Do you mean in the universal Big Brother sense, or is someone in my family watching me.
I have no one at home that is interested in what I am doing online, but whether our server or "someone" watches what I do--I don't know but I wouldn't be surprised if that were true.
While the company insists it isn't selling your personal data to others or "collecting any new data," most of the criticism over the new policy boils down to concerns over how Google is handling the personal information it is collecting. Those concerns range from whether consumers are adequately informed about the specific personal information and access rights they're surrendering when they use Google's services, to the implications of Google's richer data profiles — particularly as they relate to hacking and identity theft.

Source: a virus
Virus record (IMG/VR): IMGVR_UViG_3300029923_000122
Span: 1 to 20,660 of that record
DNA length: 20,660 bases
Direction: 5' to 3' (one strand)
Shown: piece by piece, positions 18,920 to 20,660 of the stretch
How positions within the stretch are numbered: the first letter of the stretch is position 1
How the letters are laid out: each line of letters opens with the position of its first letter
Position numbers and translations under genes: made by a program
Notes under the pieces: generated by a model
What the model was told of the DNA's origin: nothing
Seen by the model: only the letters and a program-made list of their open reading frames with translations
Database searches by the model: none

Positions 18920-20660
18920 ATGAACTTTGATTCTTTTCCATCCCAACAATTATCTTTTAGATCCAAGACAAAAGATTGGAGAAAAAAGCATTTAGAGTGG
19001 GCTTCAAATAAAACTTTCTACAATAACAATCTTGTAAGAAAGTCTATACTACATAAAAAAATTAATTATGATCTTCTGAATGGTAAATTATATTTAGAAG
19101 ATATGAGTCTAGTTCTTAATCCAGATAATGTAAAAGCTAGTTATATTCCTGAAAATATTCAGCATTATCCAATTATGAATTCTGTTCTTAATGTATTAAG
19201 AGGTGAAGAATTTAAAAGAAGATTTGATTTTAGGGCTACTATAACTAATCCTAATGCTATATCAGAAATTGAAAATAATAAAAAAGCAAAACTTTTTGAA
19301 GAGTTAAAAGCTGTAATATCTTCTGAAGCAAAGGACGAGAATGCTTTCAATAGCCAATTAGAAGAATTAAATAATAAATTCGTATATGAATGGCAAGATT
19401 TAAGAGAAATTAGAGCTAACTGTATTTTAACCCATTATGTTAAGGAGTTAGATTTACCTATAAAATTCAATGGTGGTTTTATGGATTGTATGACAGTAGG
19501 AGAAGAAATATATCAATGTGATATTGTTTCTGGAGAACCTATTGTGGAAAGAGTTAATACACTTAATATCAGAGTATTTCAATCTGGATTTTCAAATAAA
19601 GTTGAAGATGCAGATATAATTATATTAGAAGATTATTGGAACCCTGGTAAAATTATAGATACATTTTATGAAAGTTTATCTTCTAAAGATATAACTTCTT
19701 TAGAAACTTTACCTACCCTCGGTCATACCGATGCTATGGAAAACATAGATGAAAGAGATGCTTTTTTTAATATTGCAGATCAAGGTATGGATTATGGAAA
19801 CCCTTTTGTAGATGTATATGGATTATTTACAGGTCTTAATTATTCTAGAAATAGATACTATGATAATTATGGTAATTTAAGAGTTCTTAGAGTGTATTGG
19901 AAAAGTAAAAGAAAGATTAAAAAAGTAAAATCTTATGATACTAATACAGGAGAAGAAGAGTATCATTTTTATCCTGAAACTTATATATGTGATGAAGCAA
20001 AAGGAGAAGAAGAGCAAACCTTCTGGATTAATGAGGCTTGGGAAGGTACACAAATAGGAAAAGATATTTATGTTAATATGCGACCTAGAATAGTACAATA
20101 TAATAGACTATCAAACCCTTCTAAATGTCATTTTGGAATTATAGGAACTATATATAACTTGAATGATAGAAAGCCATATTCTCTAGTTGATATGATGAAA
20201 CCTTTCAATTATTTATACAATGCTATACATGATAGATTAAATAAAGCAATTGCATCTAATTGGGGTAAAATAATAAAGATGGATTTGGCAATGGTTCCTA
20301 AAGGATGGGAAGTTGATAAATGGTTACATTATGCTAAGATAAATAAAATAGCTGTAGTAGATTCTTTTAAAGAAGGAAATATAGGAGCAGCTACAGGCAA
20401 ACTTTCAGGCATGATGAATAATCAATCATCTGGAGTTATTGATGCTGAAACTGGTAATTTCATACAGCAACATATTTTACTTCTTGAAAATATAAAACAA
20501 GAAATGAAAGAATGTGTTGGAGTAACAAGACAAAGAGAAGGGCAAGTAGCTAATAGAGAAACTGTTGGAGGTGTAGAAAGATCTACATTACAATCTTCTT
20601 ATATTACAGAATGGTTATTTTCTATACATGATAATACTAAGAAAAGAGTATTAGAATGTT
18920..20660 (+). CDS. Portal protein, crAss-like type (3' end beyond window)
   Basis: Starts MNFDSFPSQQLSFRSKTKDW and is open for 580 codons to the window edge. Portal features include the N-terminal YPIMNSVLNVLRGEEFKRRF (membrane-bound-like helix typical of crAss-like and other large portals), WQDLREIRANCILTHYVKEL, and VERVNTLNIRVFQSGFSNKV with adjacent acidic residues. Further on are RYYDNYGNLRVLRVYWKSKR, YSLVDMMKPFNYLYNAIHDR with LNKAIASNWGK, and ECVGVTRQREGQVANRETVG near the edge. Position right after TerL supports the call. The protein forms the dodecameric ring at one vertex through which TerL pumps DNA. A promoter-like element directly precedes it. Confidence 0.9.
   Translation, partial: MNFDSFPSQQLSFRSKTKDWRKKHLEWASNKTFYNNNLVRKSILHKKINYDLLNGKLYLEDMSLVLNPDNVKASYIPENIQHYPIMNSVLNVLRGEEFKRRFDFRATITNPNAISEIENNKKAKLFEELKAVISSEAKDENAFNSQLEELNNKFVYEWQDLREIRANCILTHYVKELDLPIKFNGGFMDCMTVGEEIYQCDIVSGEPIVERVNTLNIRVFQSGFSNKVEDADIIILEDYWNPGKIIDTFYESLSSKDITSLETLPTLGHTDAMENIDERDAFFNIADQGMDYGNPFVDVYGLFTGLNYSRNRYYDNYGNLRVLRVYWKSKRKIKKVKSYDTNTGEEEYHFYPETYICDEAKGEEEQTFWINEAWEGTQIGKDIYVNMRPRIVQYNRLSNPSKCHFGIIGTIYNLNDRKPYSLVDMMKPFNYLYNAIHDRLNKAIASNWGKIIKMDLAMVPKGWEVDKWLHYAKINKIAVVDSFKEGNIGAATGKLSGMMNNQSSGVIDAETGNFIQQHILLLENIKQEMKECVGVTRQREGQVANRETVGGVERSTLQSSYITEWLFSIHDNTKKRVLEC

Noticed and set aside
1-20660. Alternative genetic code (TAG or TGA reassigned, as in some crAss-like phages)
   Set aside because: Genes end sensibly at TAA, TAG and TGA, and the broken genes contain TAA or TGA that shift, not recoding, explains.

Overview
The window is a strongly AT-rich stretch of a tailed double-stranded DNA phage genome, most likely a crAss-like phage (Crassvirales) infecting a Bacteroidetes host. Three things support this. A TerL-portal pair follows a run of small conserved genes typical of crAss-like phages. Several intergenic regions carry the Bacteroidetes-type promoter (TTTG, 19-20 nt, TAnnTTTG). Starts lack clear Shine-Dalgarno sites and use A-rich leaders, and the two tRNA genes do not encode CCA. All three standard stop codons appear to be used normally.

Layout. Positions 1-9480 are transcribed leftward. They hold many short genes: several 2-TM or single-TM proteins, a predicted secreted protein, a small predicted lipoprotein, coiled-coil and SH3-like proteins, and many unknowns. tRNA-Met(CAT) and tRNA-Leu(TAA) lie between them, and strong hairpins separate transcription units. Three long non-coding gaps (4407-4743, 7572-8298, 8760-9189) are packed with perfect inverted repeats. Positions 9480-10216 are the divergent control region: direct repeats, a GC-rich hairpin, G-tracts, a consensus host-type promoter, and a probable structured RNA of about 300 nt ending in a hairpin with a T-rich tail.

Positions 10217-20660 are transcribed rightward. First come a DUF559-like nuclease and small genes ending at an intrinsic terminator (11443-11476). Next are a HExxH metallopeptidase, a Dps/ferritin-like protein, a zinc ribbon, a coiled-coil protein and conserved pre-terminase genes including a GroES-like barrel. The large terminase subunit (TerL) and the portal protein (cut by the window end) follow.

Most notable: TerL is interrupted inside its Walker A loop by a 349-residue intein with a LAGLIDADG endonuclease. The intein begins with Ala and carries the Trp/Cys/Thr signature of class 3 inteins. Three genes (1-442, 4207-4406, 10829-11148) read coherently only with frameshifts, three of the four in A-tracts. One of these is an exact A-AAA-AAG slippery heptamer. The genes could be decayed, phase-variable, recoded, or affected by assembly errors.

Lately, Mozilla, the maker of Firefox, has unveiled a new add-on for the popular web browser that gives users an instant view of which companies are "watching" them as they browse, just to block Google from this fraudulent behavior.
So, after all these controversies taking place in the internet world now a days, the actual question should be "Who is watching you when you use internet?". Only Google or some companies looking to promote their goods.
Of course. Search engines and browsers are.
Google, yahoo, and bing watch what you search and how/when you search for it.
Firefox, Chrome, IE, Opera, etc. are web browsers and have access to every site you've visited.
For instance, sites like alexa.com use this gathered information to calculate which websites in the world are the most visited. (How else would they be able to tell)
by Jack Lee 24 months ago
Do you trust google search results?What level of confidence do you have of google searches on a scale of 1-10 (1 least, 10 most) ?
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